Martin Christy Editor www.seventypercent.com
October 20, 2003
4:05 pm
ChocoBorn
Singapore
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October 19, 2003
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I'm from Singapore, island republic at the southern tip of West Malaysia. Not sure if you guys are familiar with this region. The nearest cacao-producing country is neighbouring Indonesia. But the quality of cacao beans there is at best mediocre. We have a couple of choc factories in these parts, but the quality of choc made here is deplorable!!!

Currently tea and coffee dominates the market, and chocolate is reduced to just a candy, which I find a real pity. Really hope to stimulate the chocolate culture here.

We've got one Chocolate Bar by the name of Max Brenner's (Israeli franchise, I think) here. How does this brand of chocolate fare amongst the other European brands?

Martinc - correct me if I'm wrong, I believe another cause of bloom is the breakdown and re-deposition of cacao butter on the chocolate surface as it undergoes extreme heating/cooling.

Bobvilax - 100 grams of Lindt Excellence 70%(made in France) costs S$2.98, which is about US$1.75. Is this price considered reasonable?

Thanks everyone for your feedback!

October 20, 2003
5:55 pm
bobvilax2000
Seville, USA
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Yes, it was very brittle. Upon snapping, shards flaked off quite easily. Chocoborn, re-deposition of cacao butter was the only form of bloom that I was aware of. This heat damage is news to me, but all of the signs point to it. Thanks Martin.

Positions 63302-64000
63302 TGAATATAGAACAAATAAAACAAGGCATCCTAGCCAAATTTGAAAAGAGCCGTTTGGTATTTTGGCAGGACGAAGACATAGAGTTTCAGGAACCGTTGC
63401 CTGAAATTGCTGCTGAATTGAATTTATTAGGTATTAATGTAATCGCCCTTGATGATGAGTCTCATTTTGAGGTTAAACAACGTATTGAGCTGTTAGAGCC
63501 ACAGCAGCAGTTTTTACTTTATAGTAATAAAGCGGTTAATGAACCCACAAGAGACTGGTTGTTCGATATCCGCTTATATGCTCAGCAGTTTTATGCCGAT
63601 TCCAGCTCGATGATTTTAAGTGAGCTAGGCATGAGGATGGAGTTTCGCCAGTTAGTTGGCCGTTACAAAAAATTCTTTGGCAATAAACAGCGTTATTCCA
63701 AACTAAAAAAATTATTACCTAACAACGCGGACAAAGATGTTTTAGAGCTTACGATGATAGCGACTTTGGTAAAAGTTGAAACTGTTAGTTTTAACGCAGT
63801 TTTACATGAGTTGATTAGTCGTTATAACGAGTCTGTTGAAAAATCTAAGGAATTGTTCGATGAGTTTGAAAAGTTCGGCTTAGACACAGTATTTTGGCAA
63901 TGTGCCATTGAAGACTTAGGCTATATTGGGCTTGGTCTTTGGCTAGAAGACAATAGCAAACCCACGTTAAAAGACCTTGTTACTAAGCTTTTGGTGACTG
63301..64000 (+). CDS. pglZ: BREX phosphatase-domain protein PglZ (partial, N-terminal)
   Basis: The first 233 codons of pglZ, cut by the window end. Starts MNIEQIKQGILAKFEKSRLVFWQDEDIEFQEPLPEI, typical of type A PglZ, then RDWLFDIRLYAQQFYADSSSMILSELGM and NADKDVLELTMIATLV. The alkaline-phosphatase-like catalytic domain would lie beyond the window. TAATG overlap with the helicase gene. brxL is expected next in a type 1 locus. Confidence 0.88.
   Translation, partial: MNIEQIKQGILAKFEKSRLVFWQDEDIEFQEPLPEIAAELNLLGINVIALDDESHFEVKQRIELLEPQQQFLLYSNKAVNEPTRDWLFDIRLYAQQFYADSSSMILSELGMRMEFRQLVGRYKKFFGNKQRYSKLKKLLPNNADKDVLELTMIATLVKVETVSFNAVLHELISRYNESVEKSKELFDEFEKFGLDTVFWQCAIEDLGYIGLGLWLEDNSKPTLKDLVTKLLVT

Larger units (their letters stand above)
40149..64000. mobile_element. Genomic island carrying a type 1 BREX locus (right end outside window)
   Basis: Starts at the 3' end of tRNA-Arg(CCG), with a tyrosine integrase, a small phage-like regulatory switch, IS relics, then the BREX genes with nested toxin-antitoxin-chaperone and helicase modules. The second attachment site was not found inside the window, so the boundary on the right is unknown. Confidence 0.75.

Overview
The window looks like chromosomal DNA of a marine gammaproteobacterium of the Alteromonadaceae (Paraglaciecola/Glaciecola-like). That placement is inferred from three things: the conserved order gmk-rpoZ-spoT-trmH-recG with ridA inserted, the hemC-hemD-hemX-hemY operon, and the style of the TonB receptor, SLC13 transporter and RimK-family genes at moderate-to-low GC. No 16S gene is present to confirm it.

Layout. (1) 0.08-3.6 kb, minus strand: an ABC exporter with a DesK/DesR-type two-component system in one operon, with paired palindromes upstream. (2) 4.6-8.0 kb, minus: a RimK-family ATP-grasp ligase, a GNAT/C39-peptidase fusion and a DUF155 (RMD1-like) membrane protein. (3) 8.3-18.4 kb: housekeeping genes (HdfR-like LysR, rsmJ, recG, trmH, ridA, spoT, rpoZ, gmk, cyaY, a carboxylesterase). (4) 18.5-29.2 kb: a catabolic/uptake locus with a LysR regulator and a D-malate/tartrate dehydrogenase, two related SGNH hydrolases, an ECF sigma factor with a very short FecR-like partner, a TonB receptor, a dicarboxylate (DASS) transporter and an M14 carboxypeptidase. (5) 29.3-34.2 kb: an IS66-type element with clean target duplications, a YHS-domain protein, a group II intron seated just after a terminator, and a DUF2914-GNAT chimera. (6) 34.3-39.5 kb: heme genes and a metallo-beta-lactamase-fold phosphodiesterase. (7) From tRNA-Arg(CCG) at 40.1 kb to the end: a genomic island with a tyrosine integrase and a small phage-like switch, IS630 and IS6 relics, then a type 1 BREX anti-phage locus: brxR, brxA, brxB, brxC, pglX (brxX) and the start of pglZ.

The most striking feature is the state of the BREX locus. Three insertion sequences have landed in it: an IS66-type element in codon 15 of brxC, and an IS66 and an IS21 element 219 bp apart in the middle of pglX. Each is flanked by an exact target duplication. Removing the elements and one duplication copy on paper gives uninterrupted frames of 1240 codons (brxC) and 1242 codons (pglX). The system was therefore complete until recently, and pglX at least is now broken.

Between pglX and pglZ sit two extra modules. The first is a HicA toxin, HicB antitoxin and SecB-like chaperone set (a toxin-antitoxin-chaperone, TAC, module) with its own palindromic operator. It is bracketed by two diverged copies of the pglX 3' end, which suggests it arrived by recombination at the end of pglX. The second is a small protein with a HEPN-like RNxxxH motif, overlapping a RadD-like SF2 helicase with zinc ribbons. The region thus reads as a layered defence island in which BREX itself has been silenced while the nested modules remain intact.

Actually I pay two American dollars for 100g/3.5oz Lindt bar. In comparison to a four dollar 2.62oz Valrhona Guanaja, or a five dollar 3.5oz Cluizel Los Ancones, that is quite cheap. Even four dollars is cheap compared to some bars!

October 22, 2003
4:38 am
Hans-Peter Rot
USA
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August 1, 2006
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$1.75 for a 100g bar of Lindt Excellence 70% is quite reasonable, especially for its quality; in fact, that's the cheapest I've ever seen it. There are two kinds of bloom: sugar bloom and fat bloom. Sugar bloom occurs when humidity causes the sugar crystals to separate and re-surface, whereas in fat bloom, temperature change causes the cocoa butter to separate and re-solidify in the chocolate.
What kind of advice were you looking for, Choco? Advice on what good chocolate to eat or how to start a chocolate revolution in your country? To solve the former problem, just take a look around the forum and read the comments about the several types of chocolates mentioned. A helpful tool is the site's search feature; also, the review section is quite handy. As for the latter problem, I have no suggestions yet because it's late and my bed is beckoning me to come to it :)

October 23, 2003
2:57 pm
ChocoBorn
Singapore
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October 19, 2003
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10

Hi Montegrano! Hope u had a restful night that day! Actually, I'm looking for suggestions on how to start a chocolate revolution in my country... to at least get people interested in chocolate.

Until late 1990s, in Singapore, coffee interests were dominated mainly by high class cafes(ala hotel lobby types) and kopitiams(our local version of low-range coffeeshops). Coffee is drunk by the older age grp, and young folks still prefer soft drinks. Around 1997, Starbucks and Coffee Bean started sprouting up from all corners downtown, popularising the drink, and giving it a new trendy leash of life.

I'm sure chocolate can do the same - if only my home folks know how to appreciate chocolate. Maybe starting an all-Chocolate F&B cafe is the answer?!?